Theater Review: ‘Finks’

 NEW YORK—Playwright Joe Gilford’s “Finks” is a fictionalized telling of his parents’ experiences during the horrific 1950s blacklisting period. His father was Jack Gilford, a comic and TV and theater actor. His mother, Madeline Lee Gilford, was a TV and radio actress.

Their names fictionalized here, Mickey (Aaron Serotsky), first seen as a nightclub comic, catches the eye and amorous attention of the attractive Natalie (Miriam Silverman). That she is already married doesn’t deter her from pursuing Mickey.

Soon the two are not only romantically involved, but Natalie, a strong political activist, entices Mickey to perform at various organizations’ functions and to become more and more ensconced in political activities.

These organizations seem innocent enough; in fact, they all announce themselves to be strongly democratic and in favor of justice and fair play. But this is the ’50s. Blacklisting has reared its ugly head; people are being called in to testify before the House Un-American Activities Committee (HUAC).

The couple are at first oblivious to what’s going on politically. They know they have done nothing wrong, and besides, they are small potatoes compared to the important writers and actors being brought in to testify.

Mickey and Natalie marry and continue to pursue their careers and socialize with close friends. In their set is Bobby, a terrific dancer and choreographer (beautifully danced, sung, and acted by Leo Ash Evens). Another dear friend is Fred Lang (Ned Eisenberg), a comic and actor who has worked closely with Mickey.

Domestic and performance scenes are interspersed with the committee hearings, presided over by Rep. Walter (Michael Cullen). These scenes bristle with tension, as various luminaries are brought in for questioning.

Witnesses include film and theater director Elia Kazan, who wholeheartedly cooperates with the committee by naming those who have attended various meetings with him. Actor Lee J. Cobb, who has not worked in three years, appears and names names. These characters are played variously by Jason Liebman, who also plays the lawyer Lynch, and Thomas Lyons, who also portrays Mickey’s agent.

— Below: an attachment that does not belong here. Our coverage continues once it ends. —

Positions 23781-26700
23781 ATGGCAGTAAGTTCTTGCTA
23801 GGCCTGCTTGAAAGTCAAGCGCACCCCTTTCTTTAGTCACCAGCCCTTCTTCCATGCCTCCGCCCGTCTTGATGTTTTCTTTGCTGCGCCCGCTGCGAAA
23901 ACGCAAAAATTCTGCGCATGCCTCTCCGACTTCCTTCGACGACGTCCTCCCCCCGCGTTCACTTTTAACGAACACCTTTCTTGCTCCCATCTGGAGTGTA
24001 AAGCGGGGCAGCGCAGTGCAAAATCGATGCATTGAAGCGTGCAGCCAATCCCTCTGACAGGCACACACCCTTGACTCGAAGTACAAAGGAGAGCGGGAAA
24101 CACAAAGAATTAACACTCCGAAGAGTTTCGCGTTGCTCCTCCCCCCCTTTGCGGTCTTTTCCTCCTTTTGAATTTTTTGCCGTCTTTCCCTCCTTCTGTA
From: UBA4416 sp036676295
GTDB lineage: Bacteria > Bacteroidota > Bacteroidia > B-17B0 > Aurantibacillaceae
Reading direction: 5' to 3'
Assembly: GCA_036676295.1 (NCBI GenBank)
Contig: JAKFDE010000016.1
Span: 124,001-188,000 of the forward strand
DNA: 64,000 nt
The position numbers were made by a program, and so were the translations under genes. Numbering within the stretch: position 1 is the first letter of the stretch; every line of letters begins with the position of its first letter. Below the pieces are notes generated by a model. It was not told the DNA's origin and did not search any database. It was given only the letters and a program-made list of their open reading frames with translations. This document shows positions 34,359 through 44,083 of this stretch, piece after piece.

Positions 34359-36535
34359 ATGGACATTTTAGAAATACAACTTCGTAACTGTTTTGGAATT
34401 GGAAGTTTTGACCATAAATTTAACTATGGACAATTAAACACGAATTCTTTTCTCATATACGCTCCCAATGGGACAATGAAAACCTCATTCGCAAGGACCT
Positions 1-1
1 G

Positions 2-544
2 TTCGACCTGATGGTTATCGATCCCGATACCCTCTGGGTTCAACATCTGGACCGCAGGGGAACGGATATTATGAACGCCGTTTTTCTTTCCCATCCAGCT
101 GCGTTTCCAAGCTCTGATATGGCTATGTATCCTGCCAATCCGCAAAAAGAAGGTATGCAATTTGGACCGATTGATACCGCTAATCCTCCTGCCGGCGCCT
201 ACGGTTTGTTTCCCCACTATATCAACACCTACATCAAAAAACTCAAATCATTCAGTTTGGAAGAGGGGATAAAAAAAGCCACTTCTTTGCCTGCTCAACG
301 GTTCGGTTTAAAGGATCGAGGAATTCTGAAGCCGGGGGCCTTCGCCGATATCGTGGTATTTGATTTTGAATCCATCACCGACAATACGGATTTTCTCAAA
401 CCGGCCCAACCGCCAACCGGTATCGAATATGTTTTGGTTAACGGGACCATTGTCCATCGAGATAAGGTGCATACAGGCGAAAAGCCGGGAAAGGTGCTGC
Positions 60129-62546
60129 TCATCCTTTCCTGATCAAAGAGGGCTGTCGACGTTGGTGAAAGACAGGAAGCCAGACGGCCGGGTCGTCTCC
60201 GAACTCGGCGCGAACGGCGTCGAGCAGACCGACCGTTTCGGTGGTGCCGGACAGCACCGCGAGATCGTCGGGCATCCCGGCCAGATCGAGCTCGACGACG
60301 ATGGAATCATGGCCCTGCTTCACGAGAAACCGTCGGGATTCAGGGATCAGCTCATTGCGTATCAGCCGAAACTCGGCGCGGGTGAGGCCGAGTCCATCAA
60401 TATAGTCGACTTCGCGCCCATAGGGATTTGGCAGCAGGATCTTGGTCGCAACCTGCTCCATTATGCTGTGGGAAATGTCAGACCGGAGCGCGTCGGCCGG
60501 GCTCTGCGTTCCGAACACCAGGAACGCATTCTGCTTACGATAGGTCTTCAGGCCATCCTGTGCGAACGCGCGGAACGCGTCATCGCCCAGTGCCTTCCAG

Fred, called to testify, deliberately chooses to honor a Constitutional amendment that he knows will not win his freedom. He is imprisoned. Soon after his release he commits suicide. (Suicide had actually been the choice of at least one actor pursued by the blacklisting scourge: Phil Loeb of the TV series “The Goldbergs,” for example).

Just as Mickey and Natalie become more successful in their careers—Mickey is set to have his own TV show, and Natalie is doing well in a TV soap—the blacklisting noose tightens, and the pair is called to testify before HUAC.

Natalie, who by now has had a baby, challenges the committee in a provocative scene. She is released (some were sent to prison), but it is clear she will have difficulty finding work.

Mickey blatantly defies the committee, and the play ends with negative hints of the future.

Although episodic, with generally brief, almost movie-like scenes, the play holds together beautifully under the taut direction of Giovanna Sardelli. Also on view are entertaining segments of comedy routines and a sharp Lindy dance sequence.

Gilford’s script also cites actual people and organizations that made up the blacklisting: Aware Inc., an organization that ferreted out alleged Communists or communist sympathizers; Red Channels, a publication that listed the presumed guilty; TV sponsors who capitulated to viewers who ranted against anything that they thought had to do with communism; the networks who gave in to pressure and fired actors and writers wholesale, without due process.  

The simple but serviceable set by Jason Simms works; Sydney Maresca’s costumes beautifully capture the period, especially Silverman’s dresses.

Performances are top rate, especially those of the major players: Miriam Silverman, Aaron Serotsky, Leo Ash Evens, and Ned Eisenberg. Making fine contributions are Michael Cullen, Thomas Lyons, Jason Liebman, and Kenney M. Green, who doubles as an actor and Piano Player.

Co-produced by The Ensemble Studio Theatre and The Radio Drama Network, “Finks” makes for an exciting and informative evening in the theater.

‘Finks’
Ensemble Studio Theatre
549 West 52nd Street
Tickets: 866-811-4111 or visit ensemblestudiotheatre.org
Running Time: 2 hours, 20 minutes
Closes: April 21

Diana Barth publishes New Millennium, an arts publication. For information: www.diabarth@juno.com.




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